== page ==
The nation's lieutenant governors will hear from their peers who led responses to storms, man-made disasters and tornadoes as well as visit parts of tornado-stricken Moore during their annual conference this week in Oklahoma City.
The seconds-in-command of the states will gather Wednesday through Friday at the Skirvin Hilton Hotel in downtown Oklahoma City for the annual meeting of the National Lieutenant Governors Association.
About 25 lieutenant governors, about the same number who attended last year's 50th anniversary convention in Chicago, are expected to attend, said Oklahoma Lt. Gov. Todd Lamb, the association's vice chairman.
In addition to hosting the conference, Lamb will take the reins of the group as part of activities Friday when he is named chairman. He will succeed Rhode Island Lt. Gov. Elizabeth Roberts.
“I'm fortunate I get to be on my home turf as I become the chairman,” Lamb said.
Gov. Mary Fallin, who will host a dinner for the visiting officials Wednesday night at the Governor's Mansion and is vice chairman of the National Governors Association, will welcome the lieutenant governors on the session's first day.
Fallin is scheduled to become chairman of the national governors group next month during its summer meeting in Milwaukee, giving Oklahoma the rare distinction of having their elected officials head both associations.
“That's good for Oklahoma to have our two top executives as leaders within their associations,” Lamb said.
Both groups are nonpartisan. Their bylaws require that the chairman and vice chairman belong to different political parties.
Lieutenant governors last met in Oklahoma City in 1998, when Fallin, then Oklahoma's lieutenant governor, served as the group's chairman. It was the first national lieutenant governors' conference in Oklahoma since 1972.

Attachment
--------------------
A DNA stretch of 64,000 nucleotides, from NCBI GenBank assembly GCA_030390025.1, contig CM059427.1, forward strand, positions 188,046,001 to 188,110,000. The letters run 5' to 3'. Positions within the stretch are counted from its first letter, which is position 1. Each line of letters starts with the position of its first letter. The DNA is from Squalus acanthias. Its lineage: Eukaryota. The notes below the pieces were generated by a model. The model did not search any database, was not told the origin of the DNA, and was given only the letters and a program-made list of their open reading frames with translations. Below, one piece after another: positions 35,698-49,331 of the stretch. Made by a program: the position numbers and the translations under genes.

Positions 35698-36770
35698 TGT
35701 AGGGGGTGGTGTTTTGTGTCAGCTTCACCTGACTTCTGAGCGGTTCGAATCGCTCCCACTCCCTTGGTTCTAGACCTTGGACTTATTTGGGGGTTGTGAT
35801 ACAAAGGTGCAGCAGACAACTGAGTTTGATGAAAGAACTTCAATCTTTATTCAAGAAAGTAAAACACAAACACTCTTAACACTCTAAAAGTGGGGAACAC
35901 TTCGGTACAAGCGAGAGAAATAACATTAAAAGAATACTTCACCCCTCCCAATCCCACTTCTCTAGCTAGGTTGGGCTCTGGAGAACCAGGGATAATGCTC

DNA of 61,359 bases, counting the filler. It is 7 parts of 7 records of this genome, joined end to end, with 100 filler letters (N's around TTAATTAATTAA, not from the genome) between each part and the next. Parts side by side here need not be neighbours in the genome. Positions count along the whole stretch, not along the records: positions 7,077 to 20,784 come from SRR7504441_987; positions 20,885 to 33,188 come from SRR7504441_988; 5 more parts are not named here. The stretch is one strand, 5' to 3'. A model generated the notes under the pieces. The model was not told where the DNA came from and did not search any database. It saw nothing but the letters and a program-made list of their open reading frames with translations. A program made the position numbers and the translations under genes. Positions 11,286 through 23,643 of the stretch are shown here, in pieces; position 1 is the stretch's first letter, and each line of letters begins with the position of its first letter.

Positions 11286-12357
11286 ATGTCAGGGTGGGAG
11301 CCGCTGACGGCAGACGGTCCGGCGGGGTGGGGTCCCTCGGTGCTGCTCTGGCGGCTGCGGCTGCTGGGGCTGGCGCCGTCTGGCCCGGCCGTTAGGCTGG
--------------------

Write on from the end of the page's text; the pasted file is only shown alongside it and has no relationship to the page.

In a session scheduled for Wednesday that is closed to the press, the lieutenant governors will discuss emergency preparedness and response. They are to hear how lieutenant governors worked to help respond to the Sandy Hook Elementary School gun massacre in December, where 20 children, ages 6 and 7, and six adults were shot and killed by a disturbed man in Newtown, Conn.; to Hurricane Sandy, the second-costliest hurricane in U.S. history, which battered several northeastern states; and to tornadoes that struck Oklahoma in May, including the May 20 storm that killed 24 people, including seven children, in Moore.
On Friday, lieutenant governors are scheduled to go to Moore and talk with Mayor Glenn Lewis about emergency preparedness and recovery efforts.
“A lot of lieutenant governors reached out to me and just offered their support, prayers and help after the tornadoes all across Oklahoma,” Lamb said. “Of course they are most familiar with Moore because it received a lot of national and international coverage.
“They want to see the devastation and rebuilding effort in Moore, and we'll make sure they know that Moore's not the only community that was affected and we'll talk about the other ones.”
Other panel discussions are scheduled on the nation's farm bill, health care changes and energy issues, including coal and hydraulic fracturing. Other topics include school nutrition, assistance to veterans and tribal affairs.
The delegation also will visit the Oklahoma City National Memorial and hear from David Cid, executive director of the Memorial Institute for the Prevention of Terrorism, on improving safety in the states.